September 18, 2017

CBO projects rising premiums, slowing enrollment growth under Trump admin

Daily Briefing

Enrollment in Affordable Care Act (ACA) exchange benchmark plans in 2018 is expected to grow by about one million people, while premiums are projected to rise 15 percent, according to the Congressional Budget Office's (CBO) annual report released Thursday.

In a state of reform: Profiles of innovative state-level Medicaid transformation

The report assumes the ACA and its coverage mandates will continue to be enforced. It updates CBO's March 2016 projections regarding health insurance and the U.S. uninsured rate.

CBO nongroup market projections

CBO projected average insurance premiums in the exchange market will increase by about 15 percent in 2018, compared with 2017. The office attributed the increase "largely" to "short-term market uncertainty" related to the ACA's cost-sharing reduction payments and to the rise in single-insurer markets.

However, CBO said it expects the nongroup health insurance market to be stable in 2018. Further, CBO projected the average monthly enrollment in ACA exchange plans will increase from about 10 million U.S. residents in 2017 to about 11 million in 2018, and 12 million in 2019, after which it will remain at that level through 2026. According to CBO, the 2018 to 2026 projection for enrollment through the exchanges is lower by five million to seven million people than the office's March 2016 projections.

CBO cited three main reasons for lowering its monthly enrollment projection for exchange plans:

  • A greater number of employers offering employees coverage than expected;
  • Premium rate increases; and
  • The Trump administration's recent to significantly scale back ACA advertising and outreach funding.

Further, CBO estimated the uninsured rate likely would not decline from the current rate of about 10 percent, and might increase to 11 percent by 2026.

Medicaid, CHIP enrollment projections

CBO projected that the number of U.S. residents on Medicaid will increase from a monthly average of 63 million beneficiaries in 2017 to 70 million by 2027, of whom 17 million will receive coverage under the ACA's Medicaid expansion.

Meanwhile, CBO projected the number of people enrolled in CHIP will fall from six million in 2017 to about two million in 2027. CBO said much of that decline will be offset by the increase in Medicaid coverage.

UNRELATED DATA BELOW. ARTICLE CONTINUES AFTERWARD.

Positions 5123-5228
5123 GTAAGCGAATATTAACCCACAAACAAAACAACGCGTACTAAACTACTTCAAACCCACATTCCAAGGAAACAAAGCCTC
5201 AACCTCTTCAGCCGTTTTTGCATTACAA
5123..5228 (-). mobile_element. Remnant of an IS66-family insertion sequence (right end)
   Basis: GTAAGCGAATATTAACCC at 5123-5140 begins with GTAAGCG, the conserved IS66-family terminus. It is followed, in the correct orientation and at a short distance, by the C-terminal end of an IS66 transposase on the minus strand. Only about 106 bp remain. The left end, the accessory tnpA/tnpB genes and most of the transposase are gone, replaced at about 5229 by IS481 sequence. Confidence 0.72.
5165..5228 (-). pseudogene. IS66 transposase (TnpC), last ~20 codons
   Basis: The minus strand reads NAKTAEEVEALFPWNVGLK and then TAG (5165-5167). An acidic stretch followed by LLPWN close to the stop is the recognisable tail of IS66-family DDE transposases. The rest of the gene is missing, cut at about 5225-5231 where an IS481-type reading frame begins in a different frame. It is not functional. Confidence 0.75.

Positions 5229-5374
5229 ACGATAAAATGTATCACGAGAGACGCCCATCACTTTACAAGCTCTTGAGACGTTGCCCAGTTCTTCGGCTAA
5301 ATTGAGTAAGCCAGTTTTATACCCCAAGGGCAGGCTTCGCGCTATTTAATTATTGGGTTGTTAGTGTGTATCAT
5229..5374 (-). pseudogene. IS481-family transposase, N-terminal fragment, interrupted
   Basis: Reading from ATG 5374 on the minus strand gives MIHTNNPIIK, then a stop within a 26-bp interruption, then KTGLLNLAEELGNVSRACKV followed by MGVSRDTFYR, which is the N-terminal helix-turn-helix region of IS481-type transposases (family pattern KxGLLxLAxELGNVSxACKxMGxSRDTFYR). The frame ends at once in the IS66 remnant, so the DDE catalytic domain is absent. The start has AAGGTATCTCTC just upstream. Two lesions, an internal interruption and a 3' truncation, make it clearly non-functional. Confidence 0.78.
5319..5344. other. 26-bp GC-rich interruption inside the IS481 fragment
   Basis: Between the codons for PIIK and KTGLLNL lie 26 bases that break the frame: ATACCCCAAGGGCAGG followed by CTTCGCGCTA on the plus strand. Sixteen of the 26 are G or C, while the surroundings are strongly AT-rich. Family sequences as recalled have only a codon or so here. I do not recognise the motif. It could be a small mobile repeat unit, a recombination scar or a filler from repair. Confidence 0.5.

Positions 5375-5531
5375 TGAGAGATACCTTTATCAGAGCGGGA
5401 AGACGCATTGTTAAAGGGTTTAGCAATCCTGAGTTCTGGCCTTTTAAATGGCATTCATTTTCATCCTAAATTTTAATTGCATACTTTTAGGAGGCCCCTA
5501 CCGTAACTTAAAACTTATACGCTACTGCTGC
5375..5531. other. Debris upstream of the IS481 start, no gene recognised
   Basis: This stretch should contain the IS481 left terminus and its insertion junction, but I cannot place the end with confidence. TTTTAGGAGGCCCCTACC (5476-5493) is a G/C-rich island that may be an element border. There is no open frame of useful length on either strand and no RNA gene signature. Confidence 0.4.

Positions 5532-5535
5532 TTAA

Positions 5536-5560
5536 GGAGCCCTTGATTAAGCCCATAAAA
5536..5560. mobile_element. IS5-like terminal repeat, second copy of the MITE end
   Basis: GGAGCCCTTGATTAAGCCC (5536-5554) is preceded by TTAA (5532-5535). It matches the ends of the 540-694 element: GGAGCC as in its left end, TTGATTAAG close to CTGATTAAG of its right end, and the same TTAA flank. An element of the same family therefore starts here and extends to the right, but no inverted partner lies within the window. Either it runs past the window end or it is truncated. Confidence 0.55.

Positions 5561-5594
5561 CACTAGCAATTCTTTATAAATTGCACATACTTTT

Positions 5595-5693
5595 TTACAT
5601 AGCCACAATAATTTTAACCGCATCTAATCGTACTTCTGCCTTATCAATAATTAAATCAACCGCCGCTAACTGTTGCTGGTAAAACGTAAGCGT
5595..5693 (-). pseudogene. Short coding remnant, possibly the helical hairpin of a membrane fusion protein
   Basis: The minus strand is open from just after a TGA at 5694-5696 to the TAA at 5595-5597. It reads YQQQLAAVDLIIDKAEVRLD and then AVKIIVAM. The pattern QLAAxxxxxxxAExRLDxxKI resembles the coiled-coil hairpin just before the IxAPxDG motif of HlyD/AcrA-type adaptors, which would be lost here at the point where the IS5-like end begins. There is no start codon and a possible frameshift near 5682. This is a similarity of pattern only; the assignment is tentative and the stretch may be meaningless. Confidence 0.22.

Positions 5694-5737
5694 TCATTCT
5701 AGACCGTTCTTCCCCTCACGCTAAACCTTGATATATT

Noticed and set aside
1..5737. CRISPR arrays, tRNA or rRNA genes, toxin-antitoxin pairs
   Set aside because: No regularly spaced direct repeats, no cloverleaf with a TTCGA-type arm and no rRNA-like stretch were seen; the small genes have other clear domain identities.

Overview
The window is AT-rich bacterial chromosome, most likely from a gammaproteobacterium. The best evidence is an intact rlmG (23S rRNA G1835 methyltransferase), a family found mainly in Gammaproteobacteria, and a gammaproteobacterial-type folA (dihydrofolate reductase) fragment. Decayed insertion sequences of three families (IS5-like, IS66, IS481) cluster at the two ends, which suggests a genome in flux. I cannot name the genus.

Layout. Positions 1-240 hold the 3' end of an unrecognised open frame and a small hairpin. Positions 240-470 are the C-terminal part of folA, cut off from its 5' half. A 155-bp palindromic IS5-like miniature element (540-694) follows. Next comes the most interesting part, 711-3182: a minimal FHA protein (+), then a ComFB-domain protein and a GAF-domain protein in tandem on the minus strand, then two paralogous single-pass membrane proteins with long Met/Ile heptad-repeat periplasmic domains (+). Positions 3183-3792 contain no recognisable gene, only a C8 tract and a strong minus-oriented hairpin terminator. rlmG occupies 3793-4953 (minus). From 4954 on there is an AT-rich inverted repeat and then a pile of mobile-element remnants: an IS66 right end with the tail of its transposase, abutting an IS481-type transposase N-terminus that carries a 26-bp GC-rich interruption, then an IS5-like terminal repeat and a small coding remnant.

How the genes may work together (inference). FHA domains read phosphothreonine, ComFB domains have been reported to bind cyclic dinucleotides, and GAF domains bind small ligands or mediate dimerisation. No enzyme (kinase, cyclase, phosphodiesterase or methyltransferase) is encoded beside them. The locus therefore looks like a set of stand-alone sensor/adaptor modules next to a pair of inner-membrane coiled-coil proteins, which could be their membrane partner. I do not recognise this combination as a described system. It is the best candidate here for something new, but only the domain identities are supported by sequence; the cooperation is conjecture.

For 2017, CBO estimated on average 244 million noninstitutionalized civilians under age 65 will have insurance each month. Of those, CBO estimated an average of 156 million will have employer-based coverage, 63 million will have Medicaid or CHIP, 17 million will have purchased individual plans—including 10 million through the exchanges, of whom eight million will receive subsidies—and eight million will have Medicare. CMS estimated 28 million U.S. residents will be uninsured in 2017.  

CBO employer market projections

CBO projected that the number of U.S. residents under age 65 with employer-based coverage will decrease from a monthly average of about 156 million in 2017 to 151 million in 2027. CBO attributed most of that reduction to the ACA, which the office said could prompt more employers to stop offering employer-based plans and leave employees to rely on other coverage options, such as Medicaid.

Other projections

Overall, CBO estimated federal subsidies for people under age 65 in 2017 will total $705 billion, about 3.7 percent of the gross domestic product (GDP). CBO projected that number will grow to $1.2 trillion, or 4.1 percent of GDP, by 2027 (Gever, MedPage Today, 9/14; Humer, Reuters, 9/14; Hellmann, The Hill, 9/14; Kliff, Vox, 9/14; Jost, Health Affairs Blog, 9/14; McIntire, CQ HealthBeat, 9/14 [subscription required]; CBO report, 9/14).

Where the states stand on Medicaid expansion

The Supreme Court ruling on the Affordable Care Act (ACA) allowed states to opt of the law's Medicaid expansion, leaving each state's decision to participate in the hands of the nation's governors and state leaders.

The Daily Briefing editorial teams have been tracking where each state stands on the issue since the ruling, combing through lawmakers' statements, press releases, and media coverage. In this latest iteration of our Medicaid map, we've determined each state's position based on legislative or executive actions to expand coverage to low-income residents using ACA funding.

Get the Map

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